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WASHINGTON, July 21 (Reuters) - U.S. President Donald Trump intends to sign an executive order initiating a broad "whole of government" review of the defense industrial base including labor and the defense supply chain, a White House officials told reporters on Friday.
"There's just one company in the U.S. that can repair propellers for Navy submarines," Peter Navarro, the White House National Trade Council director, said as he explained the order to reporters.
Trump plans to sign the order Friday afternoon.
The review is intended to identify and address potential weak points in the U.S. defense manufacturing base including companies that could "go under," leaving gaps in the supply chain for U.S. weapons systems, Navarro said.
"This order recognizes that as the U.S. has loss of over 60,000 factories and more than 5 million manufacturing jobs since 2001, America's defense industrial base is now facing increasing gaps in its capabilities," he said.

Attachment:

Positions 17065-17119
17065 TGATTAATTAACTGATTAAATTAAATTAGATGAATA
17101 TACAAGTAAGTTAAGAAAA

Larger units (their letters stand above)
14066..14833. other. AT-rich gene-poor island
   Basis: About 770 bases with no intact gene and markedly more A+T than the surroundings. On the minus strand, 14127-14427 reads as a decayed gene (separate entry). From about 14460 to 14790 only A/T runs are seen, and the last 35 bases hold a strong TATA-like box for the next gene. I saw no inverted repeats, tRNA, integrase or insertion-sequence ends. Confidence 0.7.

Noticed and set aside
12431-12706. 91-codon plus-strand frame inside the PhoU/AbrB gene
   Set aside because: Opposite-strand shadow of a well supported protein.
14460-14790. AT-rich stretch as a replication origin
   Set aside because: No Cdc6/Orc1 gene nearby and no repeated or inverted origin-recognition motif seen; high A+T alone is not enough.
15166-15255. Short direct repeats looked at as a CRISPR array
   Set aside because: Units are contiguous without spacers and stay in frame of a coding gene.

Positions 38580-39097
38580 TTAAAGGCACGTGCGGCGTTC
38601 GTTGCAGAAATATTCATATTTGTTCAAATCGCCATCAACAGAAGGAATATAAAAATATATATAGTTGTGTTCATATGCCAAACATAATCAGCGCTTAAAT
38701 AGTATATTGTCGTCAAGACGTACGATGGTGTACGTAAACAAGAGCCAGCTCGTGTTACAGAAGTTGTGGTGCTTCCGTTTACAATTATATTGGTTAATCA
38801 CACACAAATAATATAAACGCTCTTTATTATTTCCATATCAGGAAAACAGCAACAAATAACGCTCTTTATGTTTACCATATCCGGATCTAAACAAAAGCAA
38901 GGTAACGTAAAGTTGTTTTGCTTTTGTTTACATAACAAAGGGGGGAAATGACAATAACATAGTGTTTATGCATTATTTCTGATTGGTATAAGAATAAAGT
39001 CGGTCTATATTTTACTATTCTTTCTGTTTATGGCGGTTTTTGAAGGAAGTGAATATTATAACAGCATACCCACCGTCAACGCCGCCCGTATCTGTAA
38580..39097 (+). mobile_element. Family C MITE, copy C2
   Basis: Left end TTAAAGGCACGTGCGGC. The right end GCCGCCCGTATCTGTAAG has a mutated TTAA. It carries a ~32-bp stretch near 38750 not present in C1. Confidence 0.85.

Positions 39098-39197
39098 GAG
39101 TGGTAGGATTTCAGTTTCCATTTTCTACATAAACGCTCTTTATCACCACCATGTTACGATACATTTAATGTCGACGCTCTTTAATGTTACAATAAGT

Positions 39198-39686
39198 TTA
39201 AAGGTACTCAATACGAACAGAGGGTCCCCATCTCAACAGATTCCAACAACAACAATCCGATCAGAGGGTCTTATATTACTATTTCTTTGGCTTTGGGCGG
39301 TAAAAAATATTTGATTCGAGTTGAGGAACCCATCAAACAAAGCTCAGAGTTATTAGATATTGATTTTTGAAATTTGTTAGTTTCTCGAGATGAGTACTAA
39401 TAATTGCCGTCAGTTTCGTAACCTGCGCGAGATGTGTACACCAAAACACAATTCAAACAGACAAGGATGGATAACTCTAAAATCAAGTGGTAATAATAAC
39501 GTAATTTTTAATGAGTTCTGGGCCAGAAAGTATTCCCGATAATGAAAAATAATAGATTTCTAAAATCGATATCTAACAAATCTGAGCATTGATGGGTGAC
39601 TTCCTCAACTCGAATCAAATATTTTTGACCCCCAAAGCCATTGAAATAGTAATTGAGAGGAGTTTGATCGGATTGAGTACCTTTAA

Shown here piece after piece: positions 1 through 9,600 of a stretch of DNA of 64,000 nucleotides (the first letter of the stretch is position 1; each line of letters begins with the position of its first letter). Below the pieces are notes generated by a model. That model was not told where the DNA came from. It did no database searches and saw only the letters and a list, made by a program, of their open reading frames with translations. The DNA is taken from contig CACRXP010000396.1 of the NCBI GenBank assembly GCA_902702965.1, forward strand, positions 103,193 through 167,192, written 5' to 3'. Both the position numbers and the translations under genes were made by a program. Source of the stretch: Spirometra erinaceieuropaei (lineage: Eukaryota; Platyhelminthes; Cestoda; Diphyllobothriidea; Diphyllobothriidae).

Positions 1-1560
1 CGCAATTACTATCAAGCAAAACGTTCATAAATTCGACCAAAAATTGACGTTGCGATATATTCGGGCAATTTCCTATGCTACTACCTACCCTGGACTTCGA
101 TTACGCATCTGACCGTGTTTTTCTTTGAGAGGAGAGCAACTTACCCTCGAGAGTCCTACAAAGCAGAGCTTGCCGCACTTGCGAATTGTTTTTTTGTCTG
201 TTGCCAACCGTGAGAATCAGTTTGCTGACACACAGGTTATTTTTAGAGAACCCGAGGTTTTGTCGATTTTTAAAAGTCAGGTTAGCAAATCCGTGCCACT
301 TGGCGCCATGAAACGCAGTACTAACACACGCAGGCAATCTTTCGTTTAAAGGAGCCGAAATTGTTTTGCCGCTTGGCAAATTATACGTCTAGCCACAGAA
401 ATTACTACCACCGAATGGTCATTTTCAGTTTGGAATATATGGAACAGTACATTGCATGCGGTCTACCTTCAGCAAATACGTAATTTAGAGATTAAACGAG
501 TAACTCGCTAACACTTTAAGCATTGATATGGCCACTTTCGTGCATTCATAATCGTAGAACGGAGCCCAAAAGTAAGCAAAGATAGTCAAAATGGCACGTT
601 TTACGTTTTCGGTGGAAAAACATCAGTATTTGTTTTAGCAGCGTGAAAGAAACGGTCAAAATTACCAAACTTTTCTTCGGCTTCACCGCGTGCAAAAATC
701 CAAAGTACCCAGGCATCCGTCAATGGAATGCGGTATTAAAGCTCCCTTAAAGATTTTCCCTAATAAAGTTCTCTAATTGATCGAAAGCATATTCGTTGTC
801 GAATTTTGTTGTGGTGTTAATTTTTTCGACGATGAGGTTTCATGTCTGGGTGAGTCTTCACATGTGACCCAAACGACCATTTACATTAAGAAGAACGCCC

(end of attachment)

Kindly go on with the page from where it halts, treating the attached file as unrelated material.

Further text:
Certain types of military-grade semiconductors and printed circuit boards have become endangered species, Navarro told reporters. Flat-panel displays for aircraft and the processing of rare earth elements "have left our shores entirely," he said.
"The ability of the U.S. to manufacture and obtain goods critical to our national security could be hampered by an inability to obtain essential components, which may not themselves be directly related to national security," said Alexander Gray, who works in the White House Office of Trade and Manufacturing Policy.
The "Executive Order on Assessing and Strengthening the Manufacturing and Defense Industrial Base and Supply Chain Resiliency of the United States" will initiate the review which will be led by the Pentagon and conclude in 270 days, Navarro said.
The review will be conducted in concert with the Department of Labor and the Department of Homeland Security as well as other government agencies. (Reporting by Ayesha Rascoe and Mike Stone in Washington; Editing by James Dalgleish)